Not for nothing is Henry "Hank" Paulson, the US Treasury Secretary, known as Hank the Hammer. He earned the nickname in his footballing days at Dartmouth College, where his toughness on the field was legendary. At 62 he retains much of his earlier stamina; being teetotal and running every day has helped him keep hitting hard.
Now Paulson is being called Super Hank, thanks to his Herculean efforts in rescuing the US from financial meltdown. Over the past six months he has stepped out of the shadows of the Treasury's grand building on Pennsylvania Avenue to become the only heavyweight figure capable of putting together some sort of lifeboat for the US economy in the dying days of the Bush administration.
This week he faces the toughest test of his two years at the Treasury. He has to persuade reluctant Republicans in Congress to accept the decision to provide a bail-out for Freddie Mac and Fannie Mae, the giant US mortgage guarantors that back up $5 trillion worth of loans on American homes.
Paulson's rescue has been hailed as a bail-out but that is the wrong way of looking at it. What he hoped to achieve last week was a confidence trick – a mirage, if you will. He wasn't saying the government would give money to prop the financiers up, but that it would if it had to: two quite different things.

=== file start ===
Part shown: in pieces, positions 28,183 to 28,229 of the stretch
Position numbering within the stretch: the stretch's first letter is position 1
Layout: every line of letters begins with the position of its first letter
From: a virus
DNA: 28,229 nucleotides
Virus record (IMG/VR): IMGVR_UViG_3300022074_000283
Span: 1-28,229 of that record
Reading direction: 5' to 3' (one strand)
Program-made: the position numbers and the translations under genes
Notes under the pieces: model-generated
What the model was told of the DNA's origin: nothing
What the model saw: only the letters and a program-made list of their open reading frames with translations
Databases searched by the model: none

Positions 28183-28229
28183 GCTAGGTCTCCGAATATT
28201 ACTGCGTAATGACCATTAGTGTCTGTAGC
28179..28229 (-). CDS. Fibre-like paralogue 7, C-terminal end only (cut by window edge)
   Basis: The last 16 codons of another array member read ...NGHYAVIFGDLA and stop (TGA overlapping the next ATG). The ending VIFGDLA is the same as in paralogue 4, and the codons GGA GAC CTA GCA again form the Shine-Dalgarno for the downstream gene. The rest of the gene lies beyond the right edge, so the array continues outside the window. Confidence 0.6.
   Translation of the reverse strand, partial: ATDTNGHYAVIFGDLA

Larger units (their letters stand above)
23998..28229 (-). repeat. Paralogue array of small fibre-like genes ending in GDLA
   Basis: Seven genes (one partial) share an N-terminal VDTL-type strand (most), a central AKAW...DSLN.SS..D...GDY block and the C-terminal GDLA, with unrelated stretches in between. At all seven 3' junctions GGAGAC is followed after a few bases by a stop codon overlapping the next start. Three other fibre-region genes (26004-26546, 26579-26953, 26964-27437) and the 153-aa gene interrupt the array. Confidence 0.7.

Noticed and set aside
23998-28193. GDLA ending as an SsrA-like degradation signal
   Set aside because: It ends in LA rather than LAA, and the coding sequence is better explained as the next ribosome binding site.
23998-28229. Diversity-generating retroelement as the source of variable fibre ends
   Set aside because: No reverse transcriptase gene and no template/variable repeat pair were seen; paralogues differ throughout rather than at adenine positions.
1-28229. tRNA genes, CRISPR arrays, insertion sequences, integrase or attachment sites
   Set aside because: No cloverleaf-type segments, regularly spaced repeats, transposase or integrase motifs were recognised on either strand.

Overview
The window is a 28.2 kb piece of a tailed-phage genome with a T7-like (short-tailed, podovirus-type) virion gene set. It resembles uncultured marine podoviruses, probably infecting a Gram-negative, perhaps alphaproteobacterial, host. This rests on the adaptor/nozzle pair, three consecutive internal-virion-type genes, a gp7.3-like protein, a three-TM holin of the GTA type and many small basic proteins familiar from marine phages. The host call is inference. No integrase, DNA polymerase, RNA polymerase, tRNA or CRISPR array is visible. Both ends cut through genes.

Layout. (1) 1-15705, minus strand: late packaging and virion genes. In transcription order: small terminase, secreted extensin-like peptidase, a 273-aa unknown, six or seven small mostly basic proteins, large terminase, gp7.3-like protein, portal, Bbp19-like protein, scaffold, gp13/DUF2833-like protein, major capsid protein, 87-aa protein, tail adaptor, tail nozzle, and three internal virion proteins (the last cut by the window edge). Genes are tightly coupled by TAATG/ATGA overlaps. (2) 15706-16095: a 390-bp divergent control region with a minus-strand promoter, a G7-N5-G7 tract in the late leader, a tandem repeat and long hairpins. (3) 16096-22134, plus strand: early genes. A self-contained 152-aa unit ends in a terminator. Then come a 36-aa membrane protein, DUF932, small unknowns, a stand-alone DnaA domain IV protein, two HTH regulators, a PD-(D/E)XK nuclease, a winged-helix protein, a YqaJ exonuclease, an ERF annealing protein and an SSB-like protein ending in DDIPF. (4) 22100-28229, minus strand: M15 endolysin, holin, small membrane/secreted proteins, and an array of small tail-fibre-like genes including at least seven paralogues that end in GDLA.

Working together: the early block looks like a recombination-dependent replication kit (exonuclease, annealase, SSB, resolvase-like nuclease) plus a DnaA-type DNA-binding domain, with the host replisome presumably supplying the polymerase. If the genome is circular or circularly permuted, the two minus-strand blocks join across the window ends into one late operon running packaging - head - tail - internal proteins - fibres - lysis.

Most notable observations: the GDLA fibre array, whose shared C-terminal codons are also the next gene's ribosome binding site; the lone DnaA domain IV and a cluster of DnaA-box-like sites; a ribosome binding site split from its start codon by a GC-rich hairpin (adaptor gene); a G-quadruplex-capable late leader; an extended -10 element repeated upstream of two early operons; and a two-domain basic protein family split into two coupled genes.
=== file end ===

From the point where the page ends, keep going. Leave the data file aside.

It is not written into Freddie Mac and Fannie Mae's constitution, but it is implicit that the government would bail them out of trouble. In effect, Paulson was trying to restore confidence before their share prices collapsed. His intention was not to write a blank cheque.
A staunch Republican himself, Paulson doesn't want to prop up Fannie Mae and Freddie Mac with taxpayers' money, either. Indeed, it has always been one of his missions to reduce their influence in mortgage lending. But, unfortunately, some of the more intransigent Republicans on the Senate banking committee didn't get what he was trying to do. Now his biggest challenge will be not losing his rag with them; you could see how irritated he was last week after the fierce questioning. But one of Paulson's smartest achievements in office has been to keep his "brain to mouth" outbursts to a minimum – which has not been easy, as he is said to have found the Treasury's more geeky bureaucrats difficult to deal with.